City approves levy and budget for 2023
Published 6:17 pm Tuesday, December 20, 2022
The Austin City Council approved both of its 2023 tax levy and budget during its Monday night meeting.
After its Truth and Taxation meeting on Dec. 7, the City Council unanimously moved the tax levy increase of 4.32% and budget of $39.8 million forward to Monday night’s meeting for final approval.
The tax levy increase will generate just under $8.3 million in revenue for the upcoming year.
The tax levy was dropped by nearly 3 percentage points from an initial increase of 7.05% early in the process.
Loan approval delayed
After urging the council to authorize a $42,216,633 general obligation wastewater revenue note from the Minnesota Public Facilities Authority a few weeks ago, Director of Administrative Services Tom Dankert advised the City Council to turn down the authorization in lieu of a changing market and the possibility of a better rate.
The change in the market allowed Owatonna to get a reduced rate of 1.95% compared to Austin’s 2.638%, which Dankert said was still a really good loan rate. That combined with the City’s own research and advice from Baker Tilly Tax, Advisory and Insurance, prompted Dankert to ask for a pause on authorizing the PFA loan.
By turning down the original rate offered to the City, Dankert was hoping the city would also be able to lock in a rate of around 1.91 to 1.95%, and on Tuesday Dankert said the new rate had been accepted at 1.912%, good for a savings of $3.6 million over the life of the 20-year loan repayment.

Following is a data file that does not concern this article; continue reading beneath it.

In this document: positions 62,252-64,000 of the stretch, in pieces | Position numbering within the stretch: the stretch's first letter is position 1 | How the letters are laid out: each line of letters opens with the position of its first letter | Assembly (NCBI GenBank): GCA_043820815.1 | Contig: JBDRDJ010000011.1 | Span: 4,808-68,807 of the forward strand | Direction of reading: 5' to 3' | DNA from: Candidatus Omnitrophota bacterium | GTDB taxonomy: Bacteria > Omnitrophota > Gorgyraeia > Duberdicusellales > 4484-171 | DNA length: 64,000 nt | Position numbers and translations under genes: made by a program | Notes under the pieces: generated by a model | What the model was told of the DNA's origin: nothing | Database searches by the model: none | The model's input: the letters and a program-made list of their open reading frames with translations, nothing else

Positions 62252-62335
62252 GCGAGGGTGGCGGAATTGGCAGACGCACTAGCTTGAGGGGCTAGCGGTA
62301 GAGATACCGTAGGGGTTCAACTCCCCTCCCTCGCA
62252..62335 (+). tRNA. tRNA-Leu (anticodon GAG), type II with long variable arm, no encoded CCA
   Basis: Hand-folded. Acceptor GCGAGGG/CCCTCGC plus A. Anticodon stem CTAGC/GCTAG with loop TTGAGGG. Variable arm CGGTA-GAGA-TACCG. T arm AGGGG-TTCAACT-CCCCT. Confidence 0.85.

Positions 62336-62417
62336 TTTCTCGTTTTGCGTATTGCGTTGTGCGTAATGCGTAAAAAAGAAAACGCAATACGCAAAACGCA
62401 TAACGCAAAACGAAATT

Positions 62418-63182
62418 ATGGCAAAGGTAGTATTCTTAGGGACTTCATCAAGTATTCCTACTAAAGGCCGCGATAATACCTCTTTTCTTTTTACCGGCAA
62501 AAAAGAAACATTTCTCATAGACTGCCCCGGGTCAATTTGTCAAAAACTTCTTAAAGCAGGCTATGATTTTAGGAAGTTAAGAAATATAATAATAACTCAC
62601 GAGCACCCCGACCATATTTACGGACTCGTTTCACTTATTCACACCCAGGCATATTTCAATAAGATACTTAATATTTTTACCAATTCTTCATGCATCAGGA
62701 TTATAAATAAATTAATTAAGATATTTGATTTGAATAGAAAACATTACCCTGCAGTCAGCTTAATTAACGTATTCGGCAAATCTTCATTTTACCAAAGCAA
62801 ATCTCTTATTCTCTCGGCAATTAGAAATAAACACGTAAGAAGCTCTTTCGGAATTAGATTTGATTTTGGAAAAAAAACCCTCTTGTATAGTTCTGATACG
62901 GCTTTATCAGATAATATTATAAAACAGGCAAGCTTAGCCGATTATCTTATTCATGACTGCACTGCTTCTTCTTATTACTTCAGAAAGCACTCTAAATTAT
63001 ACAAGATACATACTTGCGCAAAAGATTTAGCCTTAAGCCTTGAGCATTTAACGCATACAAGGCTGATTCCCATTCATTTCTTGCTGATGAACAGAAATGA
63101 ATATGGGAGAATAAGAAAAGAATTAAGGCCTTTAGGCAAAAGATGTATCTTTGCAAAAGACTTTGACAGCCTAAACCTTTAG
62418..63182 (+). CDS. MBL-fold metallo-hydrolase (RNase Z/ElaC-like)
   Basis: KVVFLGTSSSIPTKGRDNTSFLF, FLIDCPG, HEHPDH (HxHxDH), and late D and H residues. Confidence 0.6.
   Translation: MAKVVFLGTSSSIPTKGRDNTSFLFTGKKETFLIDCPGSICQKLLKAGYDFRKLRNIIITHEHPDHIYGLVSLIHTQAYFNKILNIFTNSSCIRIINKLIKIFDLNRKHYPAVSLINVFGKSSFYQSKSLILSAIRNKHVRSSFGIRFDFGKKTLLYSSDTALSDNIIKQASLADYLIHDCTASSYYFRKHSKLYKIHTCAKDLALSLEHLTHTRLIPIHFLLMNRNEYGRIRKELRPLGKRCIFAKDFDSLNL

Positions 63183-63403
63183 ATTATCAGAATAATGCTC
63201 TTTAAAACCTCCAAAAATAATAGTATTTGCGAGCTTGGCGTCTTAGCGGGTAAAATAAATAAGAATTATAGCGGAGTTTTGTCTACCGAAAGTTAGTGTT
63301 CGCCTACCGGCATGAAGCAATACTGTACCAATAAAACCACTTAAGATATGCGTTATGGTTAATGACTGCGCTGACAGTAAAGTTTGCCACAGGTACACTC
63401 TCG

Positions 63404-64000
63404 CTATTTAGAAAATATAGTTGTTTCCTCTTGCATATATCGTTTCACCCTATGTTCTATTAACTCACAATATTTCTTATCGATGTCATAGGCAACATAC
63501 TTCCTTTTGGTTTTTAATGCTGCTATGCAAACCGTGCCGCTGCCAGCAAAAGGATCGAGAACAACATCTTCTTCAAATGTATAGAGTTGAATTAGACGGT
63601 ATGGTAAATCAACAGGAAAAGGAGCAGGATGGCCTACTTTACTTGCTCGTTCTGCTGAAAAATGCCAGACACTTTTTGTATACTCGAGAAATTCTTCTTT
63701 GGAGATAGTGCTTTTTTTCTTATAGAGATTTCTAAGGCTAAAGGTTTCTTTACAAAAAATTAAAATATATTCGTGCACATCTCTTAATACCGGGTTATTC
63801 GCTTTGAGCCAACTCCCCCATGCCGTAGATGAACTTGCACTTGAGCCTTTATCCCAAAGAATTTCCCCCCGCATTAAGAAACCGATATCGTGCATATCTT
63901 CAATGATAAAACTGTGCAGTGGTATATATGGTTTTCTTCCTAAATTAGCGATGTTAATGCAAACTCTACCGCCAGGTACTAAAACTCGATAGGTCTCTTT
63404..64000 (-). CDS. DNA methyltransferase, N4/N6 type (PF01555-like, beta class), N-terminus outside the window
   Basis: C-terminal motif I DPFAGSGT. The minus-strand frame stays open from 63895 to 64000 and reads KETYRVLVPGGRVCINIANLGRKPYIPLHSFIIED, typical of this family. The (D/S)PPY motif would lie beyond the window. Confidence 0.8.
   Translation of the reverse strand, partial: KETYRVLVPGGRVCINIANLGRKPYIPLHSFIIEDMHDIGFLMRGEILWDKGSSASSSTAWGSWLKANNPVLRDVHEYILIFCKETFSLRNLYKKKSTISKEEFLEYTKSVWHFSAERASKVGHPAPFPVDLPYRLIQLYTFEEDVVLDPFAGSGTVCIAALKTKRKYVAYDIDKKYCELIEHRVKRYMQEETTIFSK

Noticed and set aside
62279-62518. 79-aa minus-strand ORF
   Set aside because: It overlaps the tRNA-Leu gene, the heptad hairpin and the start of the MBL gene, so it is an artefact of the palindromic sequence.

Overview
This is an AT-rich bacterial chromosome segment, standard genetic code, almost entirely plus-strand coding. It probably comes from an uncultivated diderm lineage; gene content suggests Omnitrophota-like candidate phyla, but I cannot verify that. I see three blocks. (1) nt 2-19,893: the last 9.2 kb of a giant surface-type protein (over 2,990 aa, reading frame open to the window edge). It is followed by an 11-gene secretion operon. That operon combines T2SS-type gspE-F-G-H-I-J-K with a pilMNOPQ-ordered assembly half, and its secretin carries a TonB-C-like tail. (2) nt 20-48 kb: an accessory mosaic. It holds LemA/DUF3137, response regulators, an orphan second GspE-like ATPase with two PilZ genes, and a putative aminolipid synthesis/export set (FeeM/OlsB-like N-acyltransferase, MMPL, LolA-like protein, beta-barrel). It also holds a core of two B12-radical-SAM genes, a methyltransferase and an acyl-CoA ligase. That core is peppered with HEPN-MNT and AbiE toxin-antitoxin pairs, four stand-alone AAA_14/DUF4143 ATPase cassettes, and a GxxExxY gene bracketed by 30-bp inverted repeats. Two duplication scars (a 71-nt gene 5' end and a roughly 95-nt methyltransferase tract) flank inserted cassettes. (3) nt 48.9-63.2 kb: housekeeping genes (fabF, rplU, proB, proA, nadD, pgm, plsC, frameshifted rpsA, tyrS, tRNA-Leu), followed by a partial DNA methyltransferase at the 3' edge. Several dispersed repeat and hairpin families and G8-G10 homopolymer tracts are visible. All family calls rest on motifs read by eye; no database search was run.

At the same time this lower rate takes a $2.2 million Water Infrastructure Grant off the table that Austin was otherwise approved for because of the higher rate, however, the $3.6 million will save outpaces the $2.2 million.
The city now needs to come back to approve the new rate at their Jan. 2 meeting.
“We’re trailblazers here,” Dankert told the council Monday, indicating that those at the PFA had never heard of a city doing what Austin had done.
In other news:
• The City Council voted to push back approval of the portion of the consent agenda considering committee appointments.
• The Council also approved the five year Capital Improvement Plan at $190 million dollars. Projects for 2023 are locked in, but any capital improvements for the next four years could shift depending on importance.